Regulations, Residential Mortgage  Comments Off on The possibility of better flood insurance
Jun 062016
 

For more information, please contact me at (512) 261-1542 or steve@LoneStarLending.com.

By G. Steven Bray

Congress is diddling with flood insurance again, and if you’re in a flood zone, you may want to pay attention. The House passed a bill about a month ago that would authorize state insurance commissioners to approve flood insurance policies that would be accepted for conventional and government mortgage loans. This means you would have a private insurance alternative to the National Flood Insurance Program (NFIP), which for many is currently the only game in town.

Obviously, the idea is that more competition will lead to more consumer choice. Consumers will be able to shop for an insurance product that meets their particular needs rather than be stuck with the current one-size-fits-all government product.

One interesting twist in the bill is that it would allow homeowners who switch to private insurance to switch back to the NFIP if they aren’t satisfied. Their NFIP insurance rate wouldn’t change as long as they don’t allow coverage to lapse.

The Senate is considering a similar bill that has bipartisan support, so it’s quite possible private flood insurance will become a reality this year.

Congress proposes easing flood insurance rate hikes

 Regulations, Residential Mortgage  Comments Off on Congress proposes easing flood insurance rate hikes
Aug 022015
 

For more information, please contact me at (512) 261-1542 or steve@LoneStarLending.com.

By G. Steven Bray

The House of Rep is considering the Flood Insurance Fairness Act of 2015, which expands on last year’s changes to the flood insurance program by providing rate relief for second homes and rental properties. The intent is to allow these homes to receive the same flood insurance premiums as primary residences. While those who experienced the rate shock last year are probably cheering, I question whether this puts the solvency of the program at risk again. The House has a companion bill, the Flood Insurance Market Parity and Modernization Act, which is supposed to address the solvency issue. I’ll update you as I hear more about how these bills will affect both the program and premiums.

Regardless of the outcome of this legislation, one important change to the program already is in effect. Outbuildings that lie in the flood plain no longer result in a flood zone designation for the entire property. The outbuilding must be detached from the primary residential structure and cannot serve a residential purpose, such as sleeping, bathroom, or kitchen facilities.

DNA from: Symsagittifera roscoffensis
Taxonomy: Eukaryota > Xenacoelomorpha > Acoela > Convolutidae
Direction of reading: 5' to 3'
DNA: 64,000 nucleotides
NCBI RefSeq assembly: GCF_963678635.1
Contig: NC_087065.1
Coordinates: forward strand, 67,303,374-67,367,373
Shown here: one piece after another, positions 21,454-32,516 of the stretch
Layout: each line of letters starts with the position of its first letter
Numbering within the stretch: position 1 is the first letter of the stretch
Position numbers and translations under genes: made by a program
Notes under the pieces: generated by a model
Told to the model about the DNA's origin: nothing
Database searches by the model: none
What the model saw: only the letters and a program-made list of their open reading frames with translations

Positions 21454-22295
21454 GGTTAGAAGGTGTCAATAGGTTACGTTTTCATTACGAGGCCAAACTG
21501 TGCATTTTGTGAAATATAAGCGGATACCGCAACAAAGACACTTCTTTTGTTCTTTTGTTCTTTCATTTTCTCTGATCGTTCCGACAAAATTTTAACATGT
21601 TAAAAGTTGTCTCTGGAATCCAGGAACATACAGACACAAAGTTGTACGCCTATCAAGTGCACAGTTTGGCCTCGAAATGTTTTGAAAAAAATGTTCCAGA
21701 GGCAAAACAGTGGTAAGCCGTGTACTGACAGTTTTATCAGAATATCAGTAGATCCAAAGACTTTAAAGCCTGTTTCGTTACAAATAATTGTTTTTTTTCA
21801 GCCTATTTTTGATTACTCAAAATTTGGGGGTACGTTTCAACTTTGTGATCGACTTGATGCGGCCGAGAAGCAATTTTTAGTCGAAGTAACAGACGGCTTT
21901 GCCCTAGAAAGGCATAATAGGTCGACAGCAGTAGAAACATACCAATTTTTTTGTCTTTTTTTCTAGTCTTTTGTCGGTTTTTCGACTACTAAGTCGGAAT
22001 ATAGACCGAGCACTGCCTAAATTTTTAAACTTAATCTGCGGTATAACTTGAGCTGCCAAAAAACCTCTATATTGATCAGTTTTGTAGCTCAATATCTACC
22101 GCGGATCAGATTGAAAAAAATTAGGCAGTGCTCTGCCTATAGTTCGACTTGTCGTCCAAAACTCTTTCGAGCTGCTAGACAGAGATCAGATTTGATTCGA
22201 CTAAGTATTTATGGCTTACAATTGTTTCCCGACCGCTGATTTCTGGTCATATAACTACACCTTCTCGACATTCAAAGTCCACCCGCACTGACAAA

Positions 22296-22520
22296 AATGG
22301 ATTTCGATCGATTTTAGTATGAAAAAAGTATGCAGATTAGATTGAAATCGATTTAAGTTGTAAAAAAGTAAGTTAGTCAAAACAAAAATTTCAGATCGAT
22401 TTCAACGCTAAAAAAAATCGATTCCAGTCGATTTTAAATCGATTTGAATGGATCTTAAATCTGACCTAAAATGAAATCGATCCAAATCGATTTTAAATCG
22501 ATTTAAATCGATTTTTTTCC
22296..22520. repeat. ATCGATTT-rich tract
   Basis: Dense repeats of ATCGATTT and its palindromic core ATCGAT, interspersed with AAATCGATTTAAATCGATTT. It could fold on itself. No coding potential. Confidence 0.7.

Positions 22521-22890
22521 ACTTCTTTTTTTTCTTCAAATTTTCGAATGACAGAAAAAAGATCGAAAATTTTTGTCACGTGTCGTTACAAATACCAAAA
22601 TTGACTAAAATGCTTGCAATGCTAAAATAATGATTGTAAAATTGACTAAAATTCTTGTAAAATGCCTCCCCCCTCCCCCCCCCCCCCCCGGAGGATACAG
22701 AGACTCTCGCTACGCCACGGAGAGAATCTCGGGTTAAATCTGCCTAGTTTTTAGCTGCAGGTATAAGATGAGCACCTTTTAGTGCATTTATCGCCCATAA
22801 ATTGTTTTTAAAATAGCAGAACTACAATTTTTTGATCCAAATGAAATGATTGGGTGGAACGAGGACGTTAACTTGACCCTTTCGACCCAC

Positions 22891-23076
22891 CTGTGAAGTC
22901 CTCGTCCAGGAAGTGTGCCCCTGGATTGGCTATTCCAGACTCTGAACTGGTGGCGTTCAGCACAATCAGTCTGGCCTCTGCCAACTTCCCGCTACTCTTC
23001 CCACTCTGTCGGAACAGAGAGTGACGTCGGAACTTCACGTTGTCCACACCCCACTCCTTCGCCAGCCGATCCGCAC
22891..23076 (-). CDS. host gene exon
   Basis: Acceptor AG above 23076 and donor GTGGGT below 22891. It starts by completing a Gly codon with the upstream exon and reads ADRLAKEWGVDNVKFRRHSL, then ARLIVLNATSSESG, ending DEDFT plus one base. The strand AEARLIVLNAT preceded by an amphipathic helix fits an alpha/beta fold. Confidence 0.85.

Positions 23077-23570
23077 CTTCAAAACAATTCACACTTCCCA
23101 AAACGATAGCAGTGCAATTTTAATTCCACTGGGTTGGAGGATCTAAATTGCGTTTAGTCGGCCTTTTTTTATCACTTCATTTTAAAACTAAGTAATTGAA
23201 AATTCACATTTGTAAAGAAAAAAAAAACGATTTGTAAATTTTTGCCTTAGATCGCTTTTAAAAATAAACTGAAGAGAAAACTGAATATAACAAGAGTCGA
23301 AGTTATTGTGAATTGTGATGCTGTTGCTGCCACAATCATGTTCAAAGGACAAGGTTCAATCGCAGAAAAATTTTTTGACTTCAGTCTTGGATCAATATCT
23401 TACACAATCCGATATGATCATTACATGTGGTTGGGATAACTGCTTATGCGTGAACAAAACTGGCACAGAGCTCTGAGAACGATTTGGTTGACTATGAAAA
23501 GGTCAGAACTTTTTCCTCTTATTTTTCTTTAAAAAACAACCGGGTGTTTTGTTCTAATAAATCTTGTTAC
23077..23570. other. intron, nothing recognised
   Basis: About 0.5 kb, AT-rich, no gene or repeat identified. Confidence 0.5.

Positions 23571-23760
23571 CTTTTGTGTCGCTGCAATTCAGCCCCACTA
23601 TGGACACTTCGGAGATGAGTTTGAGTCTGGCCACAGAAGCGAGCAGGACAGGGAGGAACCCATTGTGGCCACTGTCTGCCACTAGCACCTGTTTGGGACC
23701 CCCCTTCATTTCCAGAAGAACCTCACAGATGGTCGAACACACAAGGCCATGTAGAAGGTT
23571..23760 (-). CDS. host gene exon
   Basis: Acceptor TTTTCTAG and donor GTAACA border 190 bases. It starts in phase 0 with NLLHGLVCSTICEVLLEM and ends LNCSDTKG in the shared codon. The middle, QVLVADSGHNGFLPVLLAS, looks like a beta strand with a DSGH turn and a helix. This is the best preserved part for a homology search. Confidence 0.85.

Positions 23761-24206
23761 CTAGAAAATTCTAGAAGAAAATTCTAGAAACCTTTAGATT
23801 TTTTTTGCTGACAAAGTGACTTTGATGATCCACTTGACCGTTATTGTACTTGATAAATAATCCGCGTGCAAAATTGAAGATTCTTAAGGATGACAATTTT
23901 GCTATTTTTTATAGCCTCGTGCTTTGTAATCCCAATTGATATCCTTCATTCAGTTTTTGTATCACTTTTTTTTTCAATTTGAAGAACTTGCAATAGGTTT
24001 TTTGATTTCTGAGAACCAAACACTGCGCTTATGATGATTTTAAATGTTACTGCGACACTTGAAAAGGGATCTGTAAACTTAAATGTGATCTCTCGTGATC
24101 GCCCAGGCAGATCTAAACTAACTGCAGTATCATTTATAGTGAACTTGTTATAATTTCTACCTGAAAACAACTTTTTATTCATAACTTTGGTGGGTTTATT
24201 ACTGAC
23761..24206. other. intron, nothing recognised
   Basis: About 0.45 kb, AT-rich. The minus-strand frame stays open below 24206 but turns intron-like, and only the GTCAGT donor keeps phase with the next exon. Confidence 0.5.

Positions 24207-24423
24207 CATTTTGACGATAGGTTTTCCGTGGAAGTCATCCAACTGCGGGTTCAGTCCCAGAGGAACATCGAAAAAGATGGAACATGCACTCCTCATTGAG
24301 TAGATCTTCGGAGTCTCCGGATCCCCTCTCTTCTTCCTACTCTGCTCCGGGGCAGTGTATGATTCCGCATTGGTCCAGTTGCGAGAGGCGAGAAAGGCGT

Senate considers tax on homeownership

 Residential Mortgage  Comments Off on Senate considers tax on homeownership
Jul 292015
 

For more information, please contact me at (512) 261-1542 or steve@LoneStarLending.com.

By G. Steven Bray

This really gets my knickers in a knot. The Senate is again considering using fees on Fannie Mae and Freddie Mac mortgages, which represent the majority of market, to fund its spending plans. The Guarantee Fee or “g-fee” is charged by Fannie and Freddie to compensate it for the risk associated with guaranteeing a mortgage. In 2011, Congress raised the fee by 10 basis points to pay for a payroll tax break. This time, the Senate wants to extend the fee hike for 4 more years to help pay for transportation funding.

This is an easy move by the Senate because homebuyers generally are unaware of this special tax. There isn’t a “g-fee” line on the closing statement. Instead, the fee is reflected in the interest rate. What the homebuyer sees is a slightly higher rate or slightly higher closing costs. Either way, it acts as a tax for as long as the homebuyer owns the home.

So far, the House is pushing for a temporary extension of existing transportation funding and hasn’t agreed to the Senate’s fee increase. However, given the invisibility of the tax, it wouldn’t surprise me to see the House go along.

Bill to remove medical collections will help homebuyers

 Credit Scoring  Comments Off on Bill to remove medical collections will help homebuyers
Jun 032015
 

For more information, please contact me at (512) 261-1542 or steve@LoneStarLending.com.

By G. Steven Bray

Congress is considering a bill, the Medical Debt Relief Act, that could be a boon to thousands of homebuyers. The bill would require credit bureaus to remove medical debt from a person’s credit report within 45 days of the debt being settled or paid.

The legislation addresses a breakdown in our health insurance system that allows creditors to ding patient’s credit reports when a medical claim isn’t handled correctly or in a timely manner. Patients are responsible for what insurance doesn’t pay, and I’ve seen many cases where patients didn’t realize there was a residual balance on a bill. Medical providers understandably want to get paid, and their recourse is to file a collection action. Unfortunately for the patient, this action could ruin an otherwise pristine credit score and result in thousands of dollars of extra interest when they apply for a loan.

Congress has tried to pass similar legislation a number of times in the past, so passage isn’t guaranteed. However, numerous consumer and industry groups have endorsed this bipartisan bill, which may give it a chance this time.